By 1960, Idaho U.S. Senator Frank Church launched efforts to protect the area, first with legislation proposing a National Park “study” for the Sawtooths and several different land protection bills. The idea for a National Recreation Area emerged from the joint study by the departments of Interior and Agriculture. In this proposal, the Sawtooth mountain range would stay within Forest Service management and additional authority would target protecting the scenic integrity of the Sawtooth Valley which was being lost to subdivisions on private lands.
While consensus on these aspects developed, a public debate over a proposed molybdenum mine pitted resource extraction against conservation, with surprising results.
Mining Motivates Conservation Action
New York based American Smelting and Refining Company (ASARCO) began in 1967 quietly exploring mineral development in the White Cloud mountains. (The White Clouds are located to the east of Sawtooth Valley while the Sawtooth range is to the west). ASARCO was specifically looking for deposits of molybdenum, an element used to strengthen steel used for engines and alloys. Support existed for the proposed open pit mine from business establishment and Republican Governor Don Samuelson. But, as knowledge of the potential mining activity spread, significant opposition developed against the Forest Service issuing permits for expanded mineral exploration.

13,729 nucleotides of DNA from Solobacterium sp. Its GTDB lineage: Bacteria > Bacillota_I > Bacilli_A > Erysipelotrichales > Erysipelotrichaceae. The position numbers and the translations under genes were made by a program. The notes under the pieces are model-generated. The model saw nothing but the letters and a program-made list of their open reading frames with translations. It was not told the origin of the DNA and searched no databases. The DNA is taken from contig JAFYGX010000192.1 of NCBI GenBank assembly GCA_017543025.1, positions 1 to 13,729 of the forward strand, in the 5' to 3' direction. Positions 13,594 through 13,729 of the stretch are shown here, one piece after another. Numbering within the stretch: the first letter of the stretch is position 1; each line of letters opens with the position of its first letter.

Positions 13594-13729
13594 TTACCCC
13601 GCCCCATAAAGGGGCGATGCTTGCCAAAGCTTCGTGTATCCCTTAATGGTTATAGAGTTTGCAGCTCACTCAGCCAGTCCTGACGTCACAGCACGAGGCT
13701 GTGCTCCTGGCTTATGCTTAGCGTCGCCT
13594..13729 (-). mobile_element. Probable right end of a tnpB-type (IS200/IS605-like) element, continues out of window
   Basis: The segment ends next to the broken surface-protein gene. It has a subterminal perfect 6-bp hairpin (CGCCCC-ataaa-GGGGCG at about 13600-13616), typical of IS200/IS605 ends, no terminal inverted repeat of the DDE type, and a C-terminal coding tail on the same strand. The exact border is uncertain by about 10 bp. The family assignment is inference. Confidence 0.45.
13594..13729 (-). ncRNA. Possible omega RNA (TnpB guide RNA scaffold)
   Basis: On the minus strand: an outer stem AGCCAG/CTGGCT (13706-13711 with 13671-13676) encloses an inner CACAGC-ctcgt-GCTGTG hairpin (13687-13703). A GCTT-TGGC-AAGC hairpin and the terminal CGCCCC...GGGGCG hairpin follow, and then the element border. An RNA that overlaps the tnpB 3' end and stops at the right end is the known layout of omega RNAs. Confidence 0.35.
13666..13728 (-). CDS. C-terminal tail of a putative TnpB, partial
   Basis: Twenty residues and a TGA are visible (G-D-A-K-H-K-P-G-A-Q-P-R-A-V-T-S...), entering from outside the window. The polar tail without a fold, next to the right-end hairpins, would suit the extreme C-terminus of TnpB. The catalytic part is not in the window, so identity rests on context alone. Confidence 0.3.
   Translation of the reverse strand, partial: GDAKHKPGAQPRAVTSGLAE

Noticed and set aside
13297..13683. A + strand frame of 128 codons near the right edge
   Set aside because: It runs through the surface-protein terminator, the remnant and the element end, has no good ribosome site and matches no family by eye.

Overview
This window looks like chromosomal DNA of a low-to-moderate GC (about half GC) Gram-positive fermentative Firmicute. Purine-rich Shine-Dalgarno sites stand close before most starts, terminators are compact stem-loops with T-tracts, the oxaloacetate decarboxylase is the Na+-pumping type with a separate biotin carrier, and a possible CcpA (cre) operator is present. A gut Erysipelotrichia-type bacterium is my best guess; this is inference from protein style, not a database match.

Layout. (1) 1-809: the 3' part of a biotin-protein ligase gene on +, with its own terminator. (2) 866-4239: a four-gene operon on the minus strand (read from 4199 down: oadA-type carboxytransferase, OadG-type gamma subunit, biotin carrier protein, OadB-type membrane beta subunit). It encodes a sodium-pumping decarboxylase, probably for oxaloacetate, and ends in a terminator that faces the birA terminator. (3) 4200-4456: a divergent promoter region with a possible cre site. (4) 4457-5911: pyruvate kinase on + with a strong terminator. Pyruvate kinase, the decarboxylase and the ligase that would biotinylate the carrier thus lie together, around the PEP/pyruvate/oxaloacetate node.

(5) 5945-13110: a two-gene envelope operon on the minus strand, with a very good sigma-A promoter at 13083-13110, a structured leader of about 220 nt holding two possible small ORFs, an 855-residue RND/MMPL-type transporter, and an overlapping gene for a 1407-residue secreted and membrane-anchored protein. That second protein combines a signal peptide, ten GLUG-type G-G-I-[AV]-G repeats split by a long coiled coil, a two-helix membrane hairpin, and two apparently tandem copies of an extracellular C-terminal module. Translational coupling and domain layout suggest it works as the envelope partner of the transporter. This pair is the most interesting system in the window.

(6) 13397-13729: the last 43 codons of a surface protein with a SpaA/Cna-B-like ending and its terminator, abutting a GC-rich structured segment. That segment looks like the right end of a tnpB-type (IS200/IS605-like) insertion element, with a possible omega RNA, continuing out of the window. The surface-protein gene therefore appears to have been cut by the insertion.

In response, the Senate version of the proposed Sawtooth NRA was expanded to include the White Cloud mountains area in 1969. While efforts to enact the legislation stalled, in the 1970 Idaho gubernatorial election widespread local opposition to the proposed molybdenum mine on Castle Peak in the White Cloud mountains enabled Democrat Cecil Andrus to unseat Governor Don Samuelson. Andrus became the first Democrat elected to govern Idaho since 1945.
Andrus advocated for protection of the White Clouds as a centerpiece of his campaign. This included a U.S. House committee hearing in Sun Valley in August 1970 where several U.S. House members visited the Sawtooth backcountry prior to the hearing to consider legislation to protect the White Clouds from mining operations and the larger Sawtooth area.
The committees considered a range of designations: Andrus testified in support of a combination National Park- National Recreation Area proposal to assure hunting rights, prevent destructive mining, and assure scenic qualities. In the end, the Recreation Area bill passed Congress and was signed into law by President Nixon on August 22, 1972.